Thus far in 2003, the Pac-10 has named eight athletes as conference Athletes of the Week for track and field. So far, six of those athletes have been from USC. For the week of April 14, the honorees were Ryan Wilson (men's track), Julianna Tudja (women's field) and Virginia Powell (women's track). For this week (April 21), the honorees were Wilson (men's track), Tudja (womens' field) and Allen Simms (men's field).


For his peformance at the Mt. Sac Relays, Allen Simms was named national athlete of the week by, an online track and field outlet.


The Bruins' men's team is led by one of the more outstanding throws corps in the country. Danny Ames leads the Pac-10 in the discus with a best of 200-9 and is also second in the shot with an indoor best of 64-8 3/4. He also is sixth in the hammer with a best of 198-9. Scott Weigand leads the conference in the shot with a mark of 65-3 1/4 indoors and is second in the discus at 191-8. The Bruins have two other athletes over 59 feet in the shot. On the track the Bruins are led by Erick Emilsson in the steeple (Pac-10 leading 8:50.32), Kyle Erickson in the 400m IH (51.36) and Nick Thorton in the 800m (1:49.68). The UCLA women are loaded at almost every event. Standouts include Monique Henderson in the sprints (11.67, 23.49, 53.07), Tiffany Burgess in the 800m (2:04.54), Lena Nilsson in the 800m (2:04.67) and 1500m, Sheena Johnson in the 100m HH (13.37), Candice Baucham in the triple jump (42-8 3/4), Chaniqua Ross in the discus (183-7) and Carrie Soong in the hammer (208-9).

The Trackwire 10 for Women, including team rankings and projected national meet scores:1. South Carolina, 682. LSU, 653. Texas, 514. UCLA, 395. USC, 386. North Carolina, 317. Florida State, 29=8. Auburn, 28=8. Stanford, 2810. Nebraska, 27

The Trackwire 10 for Men, including team rankings and projected national meet scores:1. Arkansas, 502. Auburn, 48=3. Tennessee, 46=3. USC, 465. Mississippi State, 426. LSU, 357. Nebraska, 328. South Carolina, 309. Stanford, 2910. Georgia, 2621. UCLA


Running Events

11:00 Women's 5000m

11:30 Women's 3000m SC

11:45 Men's 3000m SC

12:10 Women's 400m relay

12:15 Men's 400m relay

12:30 Women's 1500m

12:40 Men's 1500m

12:55 Women's 100m HH

1:05 Men's 110m HH

1:15 Women's 400m

1:25 Men's 400m

1:35 Women's 100m

1:45 Men's 100m

2:10 Women's 800m

2:20 Men's 800m

2:30 Women's 400m IH

2:40 Men's 400m IH

2:55 Women's 200m

3:05 Men's 200m

3:10 Men's 5000m

3:30 Women's 1600m relay

3:40 Men's 1600m relay


(Friday, April 25th)3 p.m. Women's Hammer at West L.A. College

4 p.m. Men's Hammer at West L.A. College

(Saturday, April 26th)

11:00 Women's Pole Vault Women's Javelin

12:00 Women's Long Jump (West Pit) Men's Long Jump (North Pit) Men's Javelin Women's Shot Put Women's High Jump Men's Pole Vault

1:00 Men's Triple Jump Women's Triple Jump Women's Discus Throw Men's Shot Put Men's High Jump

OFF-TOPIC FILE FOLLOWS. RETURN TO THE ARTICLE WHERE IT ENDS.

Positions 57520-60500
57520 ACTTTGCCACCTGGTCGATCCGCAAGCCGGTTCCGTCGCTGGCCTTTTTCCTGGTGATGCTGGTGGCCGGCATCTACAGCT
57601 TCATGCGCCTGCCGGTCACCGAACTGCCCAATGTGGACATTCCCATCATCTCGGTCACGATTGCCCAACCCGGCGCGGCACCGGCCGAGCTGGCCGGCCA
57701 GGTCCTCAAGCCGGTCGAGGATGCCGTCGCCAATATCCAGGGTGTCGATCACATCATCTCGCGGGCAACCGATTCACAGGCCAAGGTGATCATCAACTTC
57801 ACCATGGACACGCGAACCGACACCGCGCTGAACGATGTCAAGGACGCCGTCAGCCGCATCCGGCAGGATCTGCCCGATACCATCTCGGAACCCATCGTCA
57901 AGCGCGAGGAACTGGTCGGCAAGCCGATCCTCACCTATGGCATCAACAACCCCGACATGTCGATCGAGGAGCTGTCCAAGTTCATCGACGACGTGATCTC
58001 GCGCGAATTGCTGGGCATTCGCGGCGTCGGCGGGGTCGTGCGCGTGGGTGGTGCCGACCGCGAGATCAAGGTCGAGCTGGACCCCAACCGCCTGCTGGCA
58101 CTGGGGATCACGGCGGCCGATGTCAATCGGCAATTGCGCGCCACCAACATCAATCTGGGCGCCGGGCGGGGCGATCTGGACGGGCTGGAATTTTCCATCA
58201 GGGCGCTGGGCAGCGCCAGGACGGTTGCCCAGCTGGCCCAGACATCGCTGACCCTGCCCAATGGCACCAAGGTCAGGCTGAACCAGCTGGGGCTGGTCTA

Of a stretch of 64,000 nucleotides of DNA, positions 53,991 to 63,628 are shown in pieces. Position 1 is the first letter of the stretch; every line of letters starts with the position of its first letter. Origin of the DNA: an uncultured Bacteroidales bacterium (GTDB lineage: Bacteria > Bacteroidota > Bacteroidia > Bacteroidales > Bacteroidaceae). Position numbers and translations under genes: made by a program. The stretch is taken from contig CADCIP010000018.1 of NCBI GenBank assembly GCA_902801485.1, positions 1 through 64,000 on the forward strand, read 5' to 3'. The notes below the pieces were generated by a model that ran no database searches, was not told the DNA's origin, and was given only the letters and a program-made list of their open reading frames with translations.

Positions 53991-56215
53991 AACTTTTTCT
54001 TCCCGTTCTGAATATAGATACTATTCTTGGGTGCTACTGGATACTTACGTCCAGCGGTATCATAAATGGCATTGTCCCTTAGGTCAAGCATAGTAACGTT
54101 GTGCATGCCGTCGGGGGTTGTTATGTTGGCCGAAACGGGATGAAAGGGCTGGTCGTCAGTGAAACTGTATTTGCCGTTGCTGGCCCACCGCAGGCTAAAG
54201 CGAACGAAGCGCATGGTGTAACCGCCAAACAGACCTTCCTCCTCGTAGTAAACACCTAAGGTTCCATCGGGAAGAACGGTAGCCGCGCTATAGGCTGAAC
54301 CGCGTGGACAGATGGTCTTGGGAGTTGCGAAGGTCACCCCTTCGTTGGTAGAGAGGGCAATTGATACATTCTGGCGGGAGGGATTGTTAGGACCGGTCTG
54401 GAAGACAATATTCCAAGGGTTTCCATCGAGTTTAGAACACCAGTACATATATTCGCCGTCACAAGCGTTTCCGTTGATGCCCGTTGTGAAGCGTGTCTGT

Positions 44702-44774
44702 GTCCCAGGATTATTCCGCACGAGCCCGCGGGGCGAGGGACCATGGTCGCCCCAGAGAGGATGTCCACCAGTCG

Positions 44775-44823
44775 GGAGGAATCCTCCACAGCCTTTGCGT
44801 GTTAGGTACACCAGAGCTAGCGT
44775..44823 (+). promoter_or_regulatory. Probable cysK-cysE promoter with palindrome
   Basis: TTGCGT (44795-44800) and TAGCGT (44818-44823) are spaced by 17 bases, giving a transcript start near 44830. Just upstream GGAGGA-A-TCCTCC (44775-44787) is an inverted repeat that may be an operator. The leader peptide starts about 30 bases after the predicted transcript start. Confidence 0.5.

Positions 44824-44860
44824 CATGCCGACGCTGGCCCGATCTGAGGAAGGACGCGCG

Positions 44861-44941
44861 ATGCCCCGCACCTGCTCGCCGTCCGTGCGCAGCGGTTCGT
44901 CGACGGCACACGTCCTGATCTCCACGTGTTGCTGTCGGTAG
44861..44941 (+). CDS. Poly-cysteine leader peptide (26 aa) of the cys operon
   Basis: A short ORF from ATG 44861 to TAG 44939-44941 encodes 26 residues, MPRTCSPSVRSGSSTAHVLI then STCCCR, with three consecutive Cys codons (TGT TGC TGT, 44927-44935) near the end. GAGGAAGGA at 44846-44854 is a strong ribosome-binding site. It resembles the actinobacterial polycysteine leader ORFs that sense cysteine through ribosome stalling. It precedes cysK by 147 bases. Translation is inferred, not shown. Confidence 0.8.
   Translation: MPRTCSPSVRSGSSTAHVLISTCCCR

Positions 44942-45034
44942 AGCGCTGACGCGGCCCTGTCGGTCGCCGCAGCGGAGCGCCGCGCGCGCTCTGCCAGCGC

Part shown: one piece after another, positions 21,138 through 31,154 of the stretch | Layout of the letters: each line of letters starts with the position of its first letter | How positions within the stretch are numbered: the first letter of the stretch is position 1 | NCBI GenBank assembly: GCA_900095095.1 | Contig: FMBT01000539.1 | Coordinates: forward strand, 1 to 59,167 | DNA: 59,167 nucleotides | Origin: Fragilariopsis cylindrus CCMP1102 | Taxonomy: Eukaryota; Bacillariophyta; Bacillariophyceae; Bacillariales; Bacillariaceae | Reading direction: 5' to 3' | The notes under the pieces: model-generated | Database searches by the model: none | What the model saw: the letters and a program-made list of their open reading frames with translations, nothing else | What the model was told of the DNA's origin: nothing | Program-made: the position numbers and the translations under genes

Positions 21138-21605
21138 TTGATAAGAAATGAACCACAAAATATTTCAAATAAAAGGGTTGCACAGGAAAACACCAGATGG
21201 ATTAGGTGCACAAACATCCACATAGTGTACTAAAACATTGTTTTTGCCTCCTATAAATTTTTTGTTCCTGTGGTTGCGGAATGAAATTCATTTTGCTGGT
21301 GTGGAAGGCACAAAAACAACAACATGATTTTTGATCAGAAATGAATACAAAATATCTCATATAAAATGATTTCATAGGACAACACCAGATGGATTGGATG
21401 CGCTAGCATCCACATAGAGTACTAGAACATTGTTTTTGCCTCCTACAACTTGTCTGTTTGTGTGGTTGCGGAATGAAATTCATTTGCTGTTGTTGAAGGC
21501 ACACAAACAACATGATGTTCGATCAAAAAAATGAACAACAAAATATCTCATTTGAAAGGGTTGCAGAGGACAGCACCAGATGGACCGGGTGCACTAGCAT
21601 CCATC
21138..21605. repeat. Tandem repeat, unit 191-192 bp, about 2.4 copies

2:00 Men's Discus Throw Men's Pole Vault (follows women's pole vault)

2:30 Men's High Jump (follows women's high jump) Men's Shot Put (follows men's javelin)

2:45 Men's Discus (follows women's discus)

USC vs. UCLA Dual Meet Series RecordsMEN (USC Leads, 39-30) WOMEN (UCLA Leads, 15-3)1934 USC 87-44 * 1984 UCLA 76-74 #1935 USC 104.2-25.8 * 1985 UCLA 89-43 #1936 USC 74.5-56.5 * 1986 USC 69-67 *1937 USC 91-40 * 1987 USC 69-67 #1938 USC 98-35 * 1988 UCLA 72-50 *1939 USC 115-16 * 1989 UCLA 101.5-28.5 #1940 USC 98-38 * 1990 UCLA 90-40 *1941 USC 103.3-27.7 * 1991 UCLA 95-40 #1942 USC 108-23 * 1992 USC 80-30 #1943 USC 71-60 * 1993 UCLA 87-47 #1944 USC 89-42 * 1994 UCLA 94-42 #1945 USC 82-49 = 1995 UCLA 81-48 @ USC 83-48 * 1996 UCLA 74-70 #1946 USC 95-36 # 1997 UCLA 82-63 @1947 USC 81.5-49.5 # 1998 UCLA 104-50 #1948 USC 81.2-49.8 * 1999 UCLA 91-63 @1949 USC 90.5-40.5 # 2000 UCLA 86-68 #1950 USC 120-11 * 2001 UCLA 85-78 @1951 USC 92.5-36.5 # 2002 UCLA 111-92#1952 USC 95-26 #1953 USC 75-36 #1954 USC 95.5-35.5 *1955 USC 79-52 #1956 USC 74-54 *1957 USC 68-63 *1958 USC 78-53 +1959 USC 86.5-44.5 #1960 USC 80-51 +1961 USC 81.3-49.7 #1962 USC 86-45 *1963 USC 99-46 #1964 USC 89-56 *1965 USC 83-62 *1966 UCLA 86-59 *1967 UCLA 83-62 *1968 USC 108-36 *1969 USC 94-60 #1970 UCLA 100-54 *1971 USC 75-70 #1972 UCLA 76-69 *1973 UCLA 89-55 #1974 UCLA 82-63 *1975 UCLA 75-70 #1976 USC 83-62 #1977 USC 91-63 #1978 UCLA 83-71 #^1979 UCLA 93.5-60.5 #1980 UCLA 83-71 #1981 UCLA 107-47 #1983 UCLA 88-55 #1984 UCLA 93-68 #1985 UCLA 89-73 #1986 UCLA 104-59 *1987 UCLA 104-59 #1988 UCLA 97-66 *1989 UCLA 93-68 #1990 UCLA 94-68 *1991 UCLA 114-38 #1992 UCLA 123-39 #1993 UCLA 103.5-57.5 #1994 UCLA 97-61 #1995 UCLA 90-71 @1996 UCLA 109-52 #1997 UCLA 88-75 @1998 UCLA 84-74 #1999 UCLA 82-81 @2000 UCLA 88-75 #2001 USC 82-81 @2002 UCLA 121-81 # (international scoring)

#--at UCLA's Drake Stadium@--at USC's Cromwell Field/Loker Stadium*--Coliseum